The reader will note that H _{ x } and V _{ x } measure the same ion drift component. However, visual examination of the data from numerous highlatitude satellite passes during the May–September interval found that in many instances H _{ x } and V _{ x } did not agree; discontinuities (sharp jumps of several thousand m/s) were frequently observed in data from the horizontal sensor but not the vertical sensor. Although such jumps could be real, the lack of corroborating data from the parallel sensor puts the validity of the data into question, and the horizontal data in this case are treated as erroneous. On some occasions jumps were observed in the vertical sensor instead of the horizontal sensor. Jumps appear mainly at MLTs and MLATs in the vicinity of the cusp region, but at present their cause is not understood. In assessing satellite passes for the comparison study, disagreement between the alongtrack components from the horizontal and vertical TII sensors was considered. Passes showing extreme disagreement were flagged so that data from only one sensor were used to determine the alongtrack ion drift measurement. If data for both sensors did not contain discontinuities and followed the same trends, then the data were averaged.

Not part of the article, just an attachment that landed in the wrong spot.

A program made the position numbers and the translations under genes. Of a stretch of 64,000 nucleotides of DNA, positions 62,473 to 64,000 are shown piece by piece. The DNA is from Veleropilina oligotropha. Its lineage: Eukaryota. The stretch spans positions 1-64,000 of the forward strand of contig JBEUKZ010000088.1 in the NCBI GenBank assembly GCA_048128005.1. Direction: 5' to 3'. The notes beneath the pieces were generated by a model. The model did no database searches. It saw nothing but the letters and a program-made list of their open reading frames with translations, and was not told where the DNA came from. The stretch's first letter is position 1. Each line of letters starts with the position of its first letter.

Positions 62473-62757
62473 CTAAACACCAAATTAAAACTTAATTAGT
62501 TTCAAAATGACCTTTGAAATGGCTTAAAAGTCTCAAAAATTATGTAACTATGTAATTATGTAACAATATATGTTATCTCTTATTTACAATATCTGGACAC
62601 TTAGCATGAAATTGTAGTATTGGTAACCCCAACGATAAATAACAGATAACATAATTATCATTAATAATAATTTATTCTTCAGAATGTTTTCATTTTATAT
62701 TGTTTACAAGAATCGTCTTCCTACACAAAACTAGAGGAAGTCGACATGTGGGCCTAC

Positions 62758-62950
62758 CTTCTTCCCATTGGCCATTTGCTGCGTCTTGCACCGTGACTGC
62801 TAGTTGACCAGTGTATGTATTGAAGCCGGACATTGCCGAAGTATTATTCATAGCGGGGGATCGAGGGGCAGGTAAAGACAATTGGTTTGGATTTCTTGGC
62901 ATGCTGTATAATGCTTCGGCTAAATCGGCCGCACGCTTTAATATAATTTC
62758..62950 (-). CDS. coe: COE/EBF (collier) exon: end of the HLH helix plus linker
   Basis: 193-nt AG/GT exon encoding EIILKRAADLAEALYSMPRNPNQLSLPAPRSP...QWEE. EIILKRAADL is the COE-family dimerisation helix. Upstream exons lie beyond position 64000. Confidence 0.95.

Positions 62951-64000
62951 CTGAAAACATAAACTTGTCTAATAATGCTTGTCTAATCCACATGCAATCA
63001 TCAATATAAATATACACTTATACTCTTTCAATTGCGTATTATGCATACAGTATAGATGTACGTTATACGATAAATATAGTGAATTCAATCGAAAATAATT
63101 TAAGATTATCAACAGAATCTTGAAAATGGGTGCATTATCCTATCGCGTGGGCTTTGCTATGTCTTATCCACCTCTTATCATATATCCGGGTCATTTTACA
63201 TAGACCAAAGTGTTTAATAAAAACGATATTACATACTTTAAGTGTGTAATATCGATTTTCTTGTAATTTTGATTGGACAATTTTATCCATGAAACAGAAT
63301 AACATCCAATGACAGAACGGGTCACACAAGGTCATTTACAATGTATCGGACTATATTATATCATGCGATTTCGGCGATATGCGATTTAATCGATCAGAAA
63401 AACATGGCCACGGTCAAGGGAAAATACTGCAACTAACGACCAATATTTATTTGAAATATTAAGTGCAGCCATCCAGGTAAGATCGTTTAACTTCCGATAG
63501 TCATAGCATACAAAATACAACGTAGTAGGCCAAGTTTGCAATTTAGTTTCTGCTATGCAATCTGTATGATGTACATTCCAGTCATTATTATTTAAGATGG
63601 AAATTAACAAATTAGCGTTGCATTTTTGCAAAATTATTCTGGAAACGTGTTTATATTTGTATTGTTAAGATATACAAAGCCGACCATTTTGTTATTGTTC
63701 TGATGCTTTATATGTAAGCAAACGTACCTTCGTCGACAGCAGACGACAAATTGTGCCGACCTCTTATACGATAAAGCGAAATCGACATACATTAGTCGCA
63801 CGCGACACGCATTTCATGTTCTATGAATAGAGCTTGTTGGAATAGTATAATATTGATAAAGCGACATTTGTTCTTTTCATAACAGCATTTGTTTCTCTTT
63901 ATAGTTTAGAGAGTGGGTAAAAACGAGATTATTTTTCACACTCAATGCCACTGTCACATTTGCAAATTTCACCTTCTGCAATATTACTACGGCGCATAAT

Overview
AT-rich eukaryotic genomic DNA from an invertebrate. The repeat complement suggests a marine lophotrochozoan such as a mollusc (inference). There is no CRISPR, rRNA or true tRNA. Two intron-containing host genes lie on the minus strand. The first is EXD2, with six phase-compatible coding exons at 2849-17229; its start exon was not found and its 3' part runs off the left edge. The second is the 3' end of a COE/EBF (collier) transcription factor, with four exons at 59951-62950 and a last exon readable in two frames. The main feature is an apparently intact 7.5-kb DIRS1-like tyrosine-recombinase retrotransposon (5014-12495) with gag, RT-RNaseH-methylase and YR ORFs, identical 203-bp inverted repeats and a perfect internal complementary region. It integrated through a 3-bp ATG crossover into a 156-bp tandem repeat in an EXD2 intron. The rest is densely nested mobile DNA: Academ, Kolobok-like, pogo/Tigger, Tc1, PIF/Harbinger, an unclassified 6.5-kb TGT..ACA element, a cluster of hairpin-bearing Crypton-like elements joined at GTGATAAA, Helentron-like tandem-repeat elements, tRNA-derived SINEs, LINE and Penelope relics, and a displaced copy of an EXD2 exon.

For the purpose of convection mapping, we are only interested in intervals where the Swarm satellite is located in the highlatitude region poleward of the convection zone boundary, as defined in the magnetic coordinate system. Swarm data coordinates and vector orientations are therefore transformed to the altitudeadjusted corrected geomagnetic (AACGM) coordinate system (Baker and Wing 1989; Bhavnani and Hein 1994). In addition, the measured ion drifts are mapped down from a satellite altitude of ~470–300 km, which is the assumed height of SuperDARN Fregion scatter (i.e., Koustov et al. 2007; Chisham et al. 2008). The effect of this is to reduce the magnitude of the ion drift measurement by ~4 %, as estimated using the methods of Walker and Sofko (2015). Data are further resampled from a 2Hz resolution to 1 Hz by discarding every other point simply to reduce the data set for ease of calculation. For comparison purposes, we focus on northern hemisphere data.